Can a Balanced Intake of High-Protein Foods Regulate Your Hormones?

With the numerous diets out there today, it is often quite confusing as to what will work for your personal body type and lifestyle. Along with the diets come various contradicting ideas about low-carbs being key and a high-protein diet being beneficial.

The body needs proteins to produce amino acids, which in turn help in the production of various hormones like estrogen, thyroid and growth hormones. But while the body does need its share of proteins, there is a safe amount for consumption. So, can balancing the intake of high-protein foods help keep your hormones balanced?

Different Types of Proteins and Their Impact on Hormones

Proteins make up an important part of the cells in the body and are responsible for important functions that help us maintain our overall health. Studies show that protein deficiency can often lead to weight gain, deterioration in muscle mass and premature aging in terms of physical appearance and the biological clock.

On the other hand, excessive intake of protein can be destructive for the body too, by eventually causing weight gain, dehydration, kidney damage and increased risk of heart diseases.

While some proteins, like lentils and some types of seafood, are adaptogenic there are others like grain-fed beef that can cause inflammation and some that could disturb the delicate balance of the flora in your gut, directly impacting the hormones including estrogen.

Though experts have not been able to link the effect of proteins to each hormone in the body, there is enough data on how it can impact thyroid, estrogen and insulin.

Here’s how certain proteins impact these hormones:

  • Thyroid:

Thyroid problems are often caused by eating disorders and deficiencies and it has been found that food high in gluten and protein-rich seafood, like tuna and swordfish, that contain traces of mercury, might be the culprits. This is because gluten could increase the risk of a condition called autoimmune thyroiditis, which leads to hypothyroidism, and mercury may impact the endocrine system that regulates the levels of estrogen and thyroid hormones.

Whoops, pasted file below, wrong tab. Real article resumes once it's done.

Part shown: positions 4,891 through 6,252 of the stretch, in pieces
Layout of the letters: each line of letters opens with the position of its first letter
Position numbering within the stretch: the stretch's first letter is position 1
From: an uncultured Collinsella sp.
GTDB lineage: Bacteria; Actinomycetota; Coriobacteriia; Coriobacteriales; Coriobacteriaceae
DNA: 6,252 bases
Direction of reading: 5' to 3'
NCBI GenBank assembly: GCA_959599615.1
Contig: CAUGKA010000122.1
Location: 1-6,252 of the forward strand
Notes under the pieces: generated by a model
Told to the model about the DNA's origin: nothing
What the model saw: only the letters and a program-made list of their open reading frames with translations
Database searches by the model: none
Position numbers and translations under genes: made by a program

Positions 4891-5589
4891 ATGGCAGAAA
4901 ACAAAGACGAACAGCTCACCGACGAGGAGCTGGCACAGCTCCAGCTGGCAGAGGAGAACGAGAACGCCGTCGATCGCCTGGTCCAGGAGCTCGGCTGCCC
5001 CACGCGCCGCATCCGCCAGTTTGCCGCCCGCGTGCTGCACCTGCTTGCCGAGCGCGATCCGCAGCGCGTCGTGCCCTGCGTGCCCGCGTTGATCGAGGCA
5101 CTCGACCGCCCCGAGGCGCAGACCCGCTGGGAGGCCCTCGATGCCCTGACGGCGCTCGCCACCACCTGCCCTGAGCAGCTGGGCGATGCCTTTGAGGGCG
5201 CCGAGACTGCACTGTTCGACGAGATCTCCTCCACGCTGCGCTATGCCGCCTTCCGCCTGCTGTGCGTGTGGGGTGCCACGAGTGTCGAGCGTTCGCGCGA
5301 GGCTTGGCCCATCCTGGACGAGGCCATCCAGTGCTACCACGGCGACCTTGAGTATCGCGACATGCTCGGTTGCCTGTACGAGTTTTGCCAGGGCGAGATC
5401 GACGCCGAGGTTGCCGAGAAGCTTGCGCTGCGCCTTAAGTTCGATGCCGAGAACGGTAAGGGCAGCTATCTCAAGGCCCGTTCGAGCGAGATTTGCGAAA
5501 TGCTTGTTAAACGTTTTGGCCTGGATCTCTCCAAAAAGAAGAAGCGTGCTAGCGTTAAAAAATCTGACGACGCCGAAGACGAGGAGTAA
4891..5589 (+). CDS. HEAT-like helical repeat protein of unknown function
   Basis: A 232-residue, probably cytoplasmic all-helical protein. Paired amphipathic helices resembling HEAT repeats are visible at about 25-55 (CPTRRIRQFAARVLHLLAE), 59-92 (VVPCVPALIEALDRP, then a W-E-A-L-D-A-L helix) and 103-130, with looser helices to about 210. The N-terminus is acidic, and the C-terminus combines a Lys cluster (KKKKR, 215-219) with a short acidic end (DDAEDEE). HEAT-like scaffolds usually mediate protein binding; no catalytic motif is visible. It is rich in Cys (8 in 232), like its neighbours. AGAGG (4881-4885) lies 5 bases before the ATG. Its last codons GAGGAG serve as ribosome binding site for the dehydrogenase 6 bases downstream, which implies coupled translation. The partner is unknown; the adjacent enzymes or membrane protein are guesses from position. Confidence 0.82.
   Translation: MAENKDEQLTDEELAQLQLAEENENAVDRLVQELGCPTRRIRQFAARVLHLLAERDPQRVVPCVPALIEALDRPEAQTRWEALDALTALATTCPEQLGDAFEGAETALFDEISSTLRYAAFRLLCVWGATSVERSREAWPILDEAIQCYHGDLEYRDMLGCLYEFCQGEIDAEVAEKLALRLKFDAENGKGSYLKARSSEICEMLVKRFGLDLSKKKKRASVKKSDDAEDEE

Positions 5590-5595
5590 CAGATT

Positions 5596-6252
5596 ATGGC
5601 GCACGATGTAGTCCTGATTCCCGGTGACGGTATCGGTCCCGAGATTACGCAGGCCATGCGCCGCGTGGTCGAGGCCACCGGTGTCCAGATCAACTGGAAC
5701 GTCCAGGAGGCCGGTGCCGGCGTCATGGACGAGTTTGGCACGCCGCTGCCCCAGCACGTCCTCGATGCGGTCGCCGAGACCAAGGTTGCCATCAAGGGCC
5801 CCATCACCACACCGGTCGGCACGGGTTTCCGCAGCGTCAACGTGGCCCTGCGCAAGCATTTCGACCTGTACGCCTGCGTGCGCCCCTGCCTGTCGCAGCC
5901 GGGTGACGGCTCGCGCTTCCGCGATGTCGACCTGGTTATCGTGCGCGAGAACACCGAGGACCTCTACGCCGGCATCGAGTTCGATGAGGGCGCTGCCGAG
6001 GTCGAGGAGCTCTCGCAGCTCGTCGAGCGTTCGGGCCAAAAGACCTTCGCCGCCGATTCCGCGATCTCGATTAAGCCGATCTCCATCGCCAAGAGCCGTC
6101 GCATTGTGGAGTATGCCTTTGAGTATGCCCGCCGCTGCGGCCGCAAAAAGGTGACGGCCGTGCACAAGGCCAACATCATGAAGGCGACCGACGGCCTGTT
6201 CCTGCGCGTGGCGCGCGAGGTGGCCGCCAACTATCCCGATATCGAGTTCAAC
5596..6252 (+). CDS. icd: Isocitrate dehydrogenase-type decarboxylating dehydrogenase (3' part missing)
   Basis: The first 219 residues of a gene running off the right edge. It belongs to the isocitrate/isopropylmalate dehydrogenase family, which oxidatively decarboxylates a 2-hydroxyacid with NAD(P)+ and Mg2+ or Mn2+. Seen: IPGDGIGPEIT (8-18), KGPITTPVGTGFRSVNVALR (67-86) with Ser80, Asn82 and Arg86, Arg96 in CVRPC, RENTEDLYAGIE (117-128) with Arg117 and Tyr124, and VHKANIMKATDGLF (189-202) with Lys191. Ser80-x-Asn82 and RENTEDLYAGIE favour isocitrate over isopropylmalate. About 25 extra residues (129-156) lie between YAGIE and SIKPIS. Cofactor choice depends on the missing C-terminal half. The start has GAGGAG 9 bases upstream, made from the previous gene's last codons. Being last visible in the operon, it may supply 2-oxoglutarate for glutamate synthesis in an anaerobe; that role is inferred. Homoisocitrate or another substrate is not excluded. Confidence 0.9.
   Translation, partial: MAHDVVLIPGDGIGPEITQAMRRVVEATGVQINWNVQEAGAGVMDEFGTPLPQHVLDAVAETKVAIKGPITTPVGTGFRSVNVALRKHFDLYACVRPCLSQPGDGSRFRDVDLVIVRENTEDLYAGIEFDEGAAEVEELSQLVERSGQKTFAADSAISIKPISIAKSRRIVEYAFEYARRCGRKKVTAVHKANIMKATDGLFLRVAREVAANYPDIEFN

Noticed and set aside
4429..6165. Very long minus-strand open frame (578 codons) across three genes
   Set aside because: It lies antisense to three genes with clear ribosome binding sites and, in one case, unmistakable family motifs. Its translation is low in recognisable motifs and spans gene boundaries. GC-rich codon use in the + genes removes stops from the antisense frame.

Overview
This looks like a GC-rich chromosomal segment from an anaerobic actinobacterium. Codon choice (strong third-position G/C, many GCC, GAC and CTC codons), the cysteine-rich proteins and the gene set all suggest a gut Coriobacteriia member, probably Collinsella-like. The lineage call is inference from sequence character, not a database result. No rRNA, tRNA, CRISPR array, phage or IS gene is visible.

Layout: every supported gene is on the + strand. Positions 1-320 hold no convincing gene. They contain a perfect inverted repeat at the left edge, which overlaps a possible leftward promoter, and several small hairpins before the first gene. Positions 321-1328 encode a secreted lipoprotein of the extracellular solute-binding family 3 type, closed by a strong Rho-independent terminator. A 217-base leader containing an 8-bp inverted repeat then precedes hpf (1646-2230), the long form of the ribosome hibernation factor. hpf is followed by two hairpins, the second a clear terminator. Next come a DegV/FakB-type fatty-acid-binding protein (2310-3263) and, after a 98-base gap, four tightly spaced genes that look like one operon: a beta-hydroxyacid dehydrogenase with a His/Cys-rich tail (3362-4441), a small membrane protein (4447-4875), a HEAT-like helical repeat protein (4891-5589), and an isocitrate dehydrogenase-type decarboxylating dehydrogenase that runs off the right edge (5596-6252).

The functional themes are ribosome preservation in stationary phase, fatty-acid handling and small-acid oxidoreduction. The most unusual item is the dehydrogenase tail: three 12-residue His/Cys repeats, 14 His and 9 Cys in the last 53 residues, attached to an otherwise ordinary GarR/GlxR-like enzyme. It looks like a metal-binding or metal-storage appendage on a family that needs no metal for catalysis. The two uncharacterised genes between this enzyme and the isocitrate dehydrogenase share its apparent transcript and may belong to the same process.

• Estrogen:

Increased consumption of processed, sugar-laden foods and alcohol is said to impact the production and level of estrogen in the body. Experts believe that this happens because our bodies are designed to process natural foods like nuts, vegetables and fruits, but an influx of processed meats and unhealthy foods may have impacted our gut health, digestion and most importantly the production of estrogen. Hence, it is believed that women are better off on a predominantly vegetarian diet, especially because studies show that those following a vegetarian diet are able to excrete larger amounts of any excessive estrogen, unlike women on a non-vegetarian diet.

  • Insulin:

With the introduction of diets like keto and paleo that focus on a high-protein plan with low carbs and low fiber intake, many women do not get enough fiber into their systems, especially if they are meat eaters. Studies show that meat eaters get only half the amount of fiber when compared to vegetarians, and a lack of fiber could impact the production of insulin and its effective functioning in relation to blood sugar levels.

Some healthy protein sources include:

  • Lentils and legumes
  • Pastured poultry
  • Flax and chia seeds
  • Macadamia and Brazil nuts
  • Hemp protein
  • Wild-caught salmon, mackerel, anchovies
  • Oysters
  • Grass-fed beef

Some experts also believe that instead of following a particular diet plan, women should alter their diets according to their menstrual cycles, because at certain points of the cycle the body might crave more carbohydrates while at other times it might need more proteins.

Here’s an example of how a diet based on the monthly cycle would look like — vegan proteins, fish or eggs for the first half of the cycle and poultry, bison, etc., for the second half depending on your body. It might, therefore, help to observe and understand personal cycles and needs to adjust the protein intake without disrupting the body’s hormonal balance.

Can a Balanced Intake of High-Protein Foods Regulate Your Hormones?

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